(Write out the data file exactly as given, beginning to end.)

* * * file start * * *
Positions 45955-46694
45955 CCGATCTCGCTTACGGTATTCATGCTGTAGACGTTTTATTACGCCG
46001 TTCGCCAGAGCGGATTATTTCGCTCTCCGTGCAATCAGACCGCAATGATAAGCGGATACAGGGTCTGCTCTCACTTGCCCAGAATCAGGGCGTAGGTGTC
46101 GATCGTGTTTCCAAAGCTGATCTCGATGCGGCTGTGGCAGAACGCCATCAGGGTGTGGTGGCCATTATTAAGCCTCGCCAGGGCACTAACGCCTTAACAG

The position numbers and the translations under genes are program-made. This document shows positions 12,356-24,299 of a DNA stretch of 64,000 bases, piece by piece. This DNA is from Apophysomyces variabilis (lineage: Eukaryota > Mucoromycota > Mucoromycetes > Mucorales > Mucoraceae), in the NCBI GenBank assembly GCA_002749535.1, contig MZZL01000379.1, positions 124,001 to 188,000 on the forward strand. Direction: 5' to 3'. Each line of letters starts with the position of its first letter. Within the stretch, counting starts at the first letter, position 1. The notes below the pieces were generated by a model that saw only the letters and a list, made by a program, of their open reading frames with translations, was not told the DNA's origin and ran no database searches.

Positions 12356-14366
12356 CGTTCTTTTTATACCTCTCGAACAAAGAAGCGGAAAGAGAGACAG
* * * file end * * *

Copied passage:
Positions 45955-46694
45955 CCGATCTCGCTTACGGTATTCATGCTGTAGACGTTTTATTACGCCG
46001 TTCGCCAGAGCGGATTATTTCGCTCTCCGTGCAATCAGACCGCAATGATAAGCGGATACAGGGTCTGCTCTCACTTGCCCAGAATCAGGGCGTAGGTGTC
46101 GATCGTGTTTCCAAAGCTGATCTCGATGCGGCTGTGGCAGAACGCCATCAGGGTGTGGTGGCCATTATTAAGCCTCGCCAGGGCACTAACGCCTTAACAG

The position numbers and the translations under genes are program-made. This document shows positions 12,356-24,299 of a DNA stretch of 64,000 bases, piece by piece. This DNA is from Apophysomyces variabilis (lineage: Eukaryota > Mucoromycota > Mucoromycetes > Mucorales > Mucoraceae), in the NCBI GenBank assembly GCA_002749535.1, contig MZZL01000379.1, positions 124,001 to 188,000 on the forward strand. Direction: 5' to 3'. Each line of letters starts with the position of its first letter. Within the stretch, counting starts at the first letter, position 1. The notes below the pieces were generated by a model that saw only the letters and a list, made by a program, of their open reading frames with translations, was not told the DNA's origin and ran no database searches.

Positions 12356-14366
12356 CGTTCTTTTTATACCTCTCGAACAAAGAAGCGGAAAGAGAGACAG